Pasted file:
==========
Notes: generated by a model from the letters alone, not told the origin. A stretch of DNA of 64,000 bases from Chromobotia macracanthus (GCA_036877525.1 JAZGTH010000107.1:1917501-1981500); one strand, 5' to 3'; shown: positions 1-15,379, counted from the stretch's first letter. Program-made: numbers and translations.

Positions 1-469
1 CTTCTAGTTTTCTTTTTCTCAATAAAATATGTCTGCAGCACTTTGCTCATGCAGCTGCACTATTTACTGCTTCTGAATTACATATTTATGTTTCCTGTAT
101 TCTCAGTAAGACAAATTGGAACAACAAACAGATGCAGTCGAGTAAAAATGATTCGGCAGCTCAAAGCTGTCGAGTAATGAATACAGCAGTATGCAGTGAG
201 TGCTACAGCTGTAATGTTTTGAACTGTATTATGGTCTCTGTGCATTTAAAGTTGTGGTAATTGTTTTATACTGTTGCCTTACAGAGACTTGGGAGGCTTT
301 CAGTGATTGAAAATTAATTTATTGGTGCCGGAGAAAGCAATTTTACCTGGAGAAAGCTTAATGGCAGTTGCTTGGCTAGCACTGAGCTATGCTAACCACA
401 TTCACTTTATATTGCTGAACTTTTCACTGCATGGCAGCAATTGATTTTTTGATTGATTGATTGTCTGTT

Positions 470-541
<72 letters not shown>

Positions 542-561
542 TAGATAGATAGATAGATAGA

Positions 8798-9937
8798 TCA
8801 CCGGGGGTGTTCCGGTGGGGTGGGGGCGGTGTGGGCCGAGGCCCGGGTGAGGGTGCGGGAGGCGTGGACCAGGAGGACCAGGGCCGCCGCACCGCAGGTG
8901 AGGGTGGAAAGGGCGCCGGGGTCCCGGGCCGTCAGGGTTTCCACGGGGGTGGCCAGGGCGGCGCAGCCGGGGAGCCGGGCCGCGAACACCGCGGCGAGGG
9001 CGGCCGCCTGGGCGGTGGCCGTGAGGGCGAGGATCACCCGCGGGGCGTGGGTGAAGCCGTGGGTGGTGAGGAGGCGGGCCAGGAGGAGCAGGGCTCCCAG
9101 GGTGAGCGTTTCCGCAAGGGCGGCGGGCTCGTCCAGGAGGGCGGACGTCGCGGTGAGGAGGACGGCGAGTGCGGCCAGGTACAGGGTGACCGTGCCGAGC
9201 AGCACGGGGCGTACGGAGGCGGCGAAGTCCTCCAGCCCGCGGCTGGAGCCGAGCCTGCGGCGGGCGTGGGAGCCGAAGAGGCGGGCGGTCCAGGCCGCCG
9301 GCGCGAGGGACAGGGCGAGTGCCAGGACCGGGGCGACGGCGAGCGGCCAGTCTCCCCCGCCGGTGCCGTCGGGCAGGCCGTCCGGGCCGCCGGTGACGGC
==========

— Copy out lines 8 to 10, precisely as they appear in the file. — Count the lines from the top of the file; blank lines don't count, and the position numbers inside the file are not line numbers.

Positions 470-541
<72 letters not shown>

Positions 542-561